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December 11, 2014 Updates

This time, Love returns to OKC for the first time with plenty of reinforcement. But his career adjustment hasn’t been entirely smooth. Now more of a secondary option, Love’s numbers and efficiency have understandably dipped. But he’s still averaging 17 and 10 a night. And the Thunder knows he’s more than capable of detonating. “He doesn’t have to do as much as he had to do in the past,” Brooks said. “But he can still have games where he gets 20 rebounds and hits seven 3s. That’s what he’s done his entire career. It’s his body of work.” Oklahoman

December 10, 2014 Updates

“The reason I never asked for a trade or anything is because I always knew we were going to turn things around,” Varejao told SLAM. “When you have an organization that wants to win, like we have in Cleveland, they did everything. They tried everything they could to get players here. And it just didn’t work out. We didn’t make the Playoffs, but I saw that we were trying to get better every year. It wasn’t one of those things that like, ‘Oh OK, LeBron left, Z left, that whole team that we had that went to the Finals, they left,’ and then nobody cares anymore. It just wasn’t like that. SLAM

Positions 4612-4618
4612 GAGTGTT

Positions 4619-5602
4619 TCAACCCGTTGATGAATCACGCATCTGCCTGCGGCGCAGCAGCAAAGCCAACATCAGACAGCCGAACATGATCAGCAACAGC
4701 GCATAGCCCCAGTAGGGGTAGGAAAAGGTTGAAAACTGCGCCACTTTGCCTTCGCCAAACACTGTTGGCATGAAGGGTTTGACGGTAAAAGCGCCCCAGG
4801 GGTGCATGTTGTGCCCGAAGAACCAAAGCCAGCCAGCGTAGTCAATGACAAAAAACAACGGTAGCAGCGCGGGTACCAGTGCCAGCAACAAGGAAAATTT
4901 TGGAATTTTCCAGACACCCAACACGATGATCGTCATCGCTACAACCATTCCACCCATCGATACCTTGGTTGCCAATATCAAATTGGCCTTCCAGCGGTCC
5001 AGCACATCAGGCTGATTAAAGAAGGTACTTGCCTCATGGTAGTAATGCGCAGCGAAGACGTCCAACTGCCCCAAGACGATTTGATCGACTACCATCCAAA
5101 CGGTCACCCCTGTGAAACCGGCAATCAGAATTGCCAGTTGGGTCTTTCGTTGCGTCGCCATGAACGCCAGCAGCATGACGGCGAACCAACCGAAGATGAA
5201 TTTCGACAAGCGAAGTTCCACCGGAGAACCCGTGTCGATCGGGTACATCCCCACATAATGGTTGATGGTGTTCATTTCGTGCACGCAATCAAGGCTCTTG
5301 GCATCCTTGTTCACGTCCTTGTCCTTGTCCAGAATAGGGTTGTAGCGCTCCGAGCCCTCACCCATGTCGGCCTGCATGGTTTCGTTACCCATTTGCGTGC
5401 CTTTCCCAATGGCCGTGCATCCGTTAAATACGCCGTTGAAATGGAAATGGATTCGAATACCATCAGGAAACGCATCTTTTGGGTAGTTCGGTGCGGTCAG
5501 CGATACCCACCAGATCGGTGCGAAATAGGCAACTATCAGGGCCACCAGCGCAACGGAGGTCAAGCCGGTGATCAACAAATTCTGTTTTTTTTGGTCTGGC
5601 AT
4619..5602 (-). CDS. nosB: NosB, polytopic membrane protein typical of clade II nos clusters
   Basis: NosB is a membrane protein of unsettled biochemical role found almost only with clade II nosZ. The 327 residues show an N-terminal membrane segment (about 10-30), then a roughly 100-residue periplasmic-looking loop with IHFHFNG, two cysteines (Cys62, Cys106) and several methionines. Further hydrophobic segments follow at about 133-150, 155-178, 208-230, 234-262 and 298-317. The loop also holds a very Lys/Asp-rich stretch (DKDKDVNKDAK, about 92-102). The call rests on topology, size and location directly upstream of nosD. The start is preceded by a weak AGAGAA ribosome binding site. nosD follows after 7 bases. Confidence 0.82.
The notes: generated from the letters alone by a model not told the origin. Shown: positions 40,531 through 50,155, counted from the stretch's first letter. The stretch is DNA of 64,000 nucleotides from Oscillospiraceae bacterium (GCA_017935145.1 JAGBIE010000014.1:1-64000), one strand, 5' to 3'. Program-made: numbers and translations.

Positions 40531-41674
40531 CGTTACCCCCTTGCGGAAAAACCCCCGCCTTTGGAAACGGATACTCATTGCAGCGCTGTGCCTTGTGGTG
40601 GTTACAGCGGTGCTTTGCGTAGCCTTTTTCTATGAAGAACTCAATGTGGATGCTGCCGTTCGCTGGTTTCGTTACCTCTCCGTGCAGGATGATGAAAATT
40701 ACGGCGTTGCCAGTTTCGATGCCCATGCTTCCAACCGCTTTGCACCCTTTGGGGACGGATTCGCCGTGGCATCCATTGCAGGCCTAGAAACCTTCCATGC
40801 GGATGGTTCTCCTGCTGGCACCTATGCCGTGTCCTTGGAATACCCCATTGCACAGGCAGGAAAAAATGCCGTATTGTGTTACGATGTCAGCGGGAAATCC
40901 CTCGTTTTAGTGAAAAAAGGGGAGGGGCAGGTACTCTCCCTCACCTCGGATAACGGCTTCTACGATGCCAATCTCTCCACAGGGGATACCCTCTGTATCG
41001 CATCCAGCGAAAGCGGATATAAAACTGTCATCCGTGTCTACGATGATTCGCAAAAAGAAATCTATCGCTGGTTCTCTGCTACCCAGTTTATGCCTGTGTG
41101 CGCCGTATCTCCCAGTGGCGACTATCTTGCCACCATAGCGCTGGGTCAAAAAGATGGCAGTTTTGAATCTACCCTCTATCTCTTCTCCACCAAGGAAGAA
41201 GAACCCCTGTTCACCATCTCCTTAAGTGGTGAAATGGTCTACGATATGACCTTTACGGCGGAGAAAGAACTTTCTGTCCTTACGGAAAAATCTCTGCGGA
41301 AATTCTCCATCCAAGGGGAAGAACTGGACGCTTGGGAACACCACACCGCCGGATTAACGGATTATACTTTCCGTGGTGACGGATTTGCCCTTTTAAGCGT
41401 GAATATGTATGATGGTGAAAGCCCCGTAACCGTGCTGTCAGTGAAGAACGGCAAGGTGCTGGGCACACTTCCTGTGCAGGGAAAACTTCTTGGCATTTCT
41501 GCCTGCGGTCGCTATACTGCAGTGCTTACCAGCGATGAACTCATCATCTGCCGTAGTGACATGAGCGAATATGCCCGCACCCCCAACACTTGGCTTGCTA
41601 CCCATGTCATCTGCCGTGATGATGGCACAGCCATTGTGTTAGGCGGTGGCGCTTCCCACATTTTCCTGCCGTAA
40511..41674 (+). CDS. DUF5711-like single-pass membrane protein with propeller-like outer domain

“We were trying to get better. We were trying to do things the right way. Nothing really changed from when we had LeBron there during those last four years. I’m talking about treatment from the owners, to the organization, to the players. We had everything the same way. On the road, in Cleveland, the practice facility, the food, everything that we had, it was all great. The goal of winning never changed. That’s why I never asked for a trade.” SLAM